On the day Americans are picking our next president, the dominant Google search was … abortion. The issue shared the top slot with immigration for much of Tuesday, suggesting voters wanted to learn more about where the candidates stand on reproductive rights:
Relative to immigration and the Islamic State, Hillary Clinton and Donald Trump didn’t tangle much over abortion during the campaign, save for one high-profile exchange in the final presidential debate. Trump had slammed his opponent’s stance on abortion, mischaracterizing the kind of procedures he argued she would allow.
“If you go with what Hillary is saying, in the ninth month, you can take the baby and rip the baby out of the womb of the mother just prior to the birth of the baby,” Trump said on Oct. 19.
“Well, that is not what happens in these cases,” Clinton replied. “And using that kind of scare rhetoric is just terribly unfortunate.”
The dispute renewed the discussion around late-term abortions, which happen extremely rarely in the United States, and generally only when the health of the mother or the fetus is failing. (Fewer than 1.3 percent of abortions in the country occurred later than 21 weeks, according to the Centers for Disease Control and Prevention, and doctors won't perform the procedure at nine months.)
That interest in abortion surged Tuesday isn’t that surprising. It remains one of the most fiercely divisive topics in the country: 56 percent of U.S. adults say it should be legal in all or most cases, while 41 percent say they feel it should be banned all or most of the time, according to a June analysis from the Pew Research Center.
Both candidates’ broad stances match their party’s: Clinton says that she’ll defend access to the procedure, and Trump implied the Supreme Court under his leadership would overturn Roe v. Wade, the 1973 case that guaranteed an American woman’s right to terminate a pregnancy.
Since announcing her candidacy last year, Clinton has been clear on where she stands, arguing that Medicaid, the public health insurance for the poor, should cover low-income women who seek abortions.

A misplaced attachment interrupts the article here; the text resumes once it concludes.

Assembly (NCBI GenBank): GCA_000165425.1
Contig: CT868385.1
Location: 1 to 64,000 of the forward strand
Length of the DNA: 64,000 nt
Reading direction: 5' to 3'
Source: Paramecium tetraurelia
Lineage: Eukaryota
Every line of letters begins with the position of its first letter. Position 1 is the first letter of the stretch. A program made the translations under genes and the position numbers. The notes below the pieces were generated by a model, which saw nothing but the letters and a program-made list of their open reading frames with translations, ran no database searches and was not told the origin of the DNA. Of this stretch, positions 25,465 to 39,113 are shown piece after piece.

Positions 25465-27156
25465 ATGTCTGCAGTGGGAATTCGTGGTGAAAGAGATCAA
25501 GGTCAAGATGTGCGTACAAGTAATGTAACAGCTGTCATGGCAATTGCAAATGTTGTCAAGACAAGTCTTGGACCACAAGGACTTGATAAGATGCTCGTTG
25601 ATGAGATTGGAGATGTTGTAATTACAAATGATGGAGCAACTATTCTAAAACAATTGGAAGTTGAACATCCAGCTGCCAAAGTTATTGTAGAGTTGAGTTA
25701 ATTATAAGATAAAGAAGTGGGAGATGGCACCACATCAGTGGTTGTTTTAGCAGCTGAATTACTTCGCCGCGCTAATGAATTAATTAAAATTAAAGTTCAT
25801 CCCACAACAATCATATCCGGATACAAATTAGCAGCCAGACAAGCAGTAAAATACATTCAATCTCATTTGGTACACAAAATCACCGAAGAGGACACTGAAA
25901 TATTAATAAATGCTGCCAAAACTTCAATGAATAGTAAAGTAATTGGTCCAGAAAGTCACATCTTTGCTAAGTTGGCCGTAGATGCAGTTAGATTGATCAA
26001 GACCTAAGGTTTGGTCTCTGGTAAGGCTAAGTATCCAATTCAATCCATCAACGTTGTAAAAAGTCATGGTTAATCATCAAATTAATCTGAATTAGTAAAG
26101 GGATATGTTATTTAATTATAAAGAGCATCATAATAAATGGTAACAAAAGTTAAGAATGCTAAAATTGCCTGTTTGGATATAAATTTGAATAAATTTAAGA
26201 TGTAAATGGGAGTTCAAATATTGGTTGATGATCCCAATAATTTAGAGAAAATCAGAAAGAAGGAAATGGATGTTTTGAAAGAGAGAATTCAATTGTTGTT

Trump, however, has broadcast a more confusing message. Before 2011, he publicly supported abortion rights. Last year, he described himself as “pro-life.” And throughout the campaign, he has sent mixed signals to voters. As The Post’s Philip Bump noted, he took five different positions on abortion in three days.
In March, Trump declared women who get an abortion should face punishment. His campaign put out a conflicting statement a few hours later, asserting the physicians who perform the procedures should be punished — not the women.
In April, Trump said the legality of abortion should be left up to the states. “The laws are set now on abortion and that’s the way they're going to remain until they’re changed,” he said, according to CBS’s transcript. “I would’ve preferred states’ rights. I think it would’ve been better if it were up to the states. But right now, the laws are set. ... At this moment, the laws are set. And I think we have to leave it that way.”
In the last debate, he added that leaving such decisions to the states, once he’s elected, would naturally result in the illegalization of abortion.
“Well, if we put another two or perhaps three justice on, that will happen,” Trump said. “And that'll happen automatically, in my opinion, because I am putting pro-life justices on the court. I will say this: It will go back to the states, and the states will then make a determination.”
Clinton, by contrast, vowed to protect the law.
“I strongly support Roe v. Wade,” she said, “which guarantees a constitutional right to a woman to make the most intimate, most difficult, in many cases, decisions about her health care that one can imagine.”
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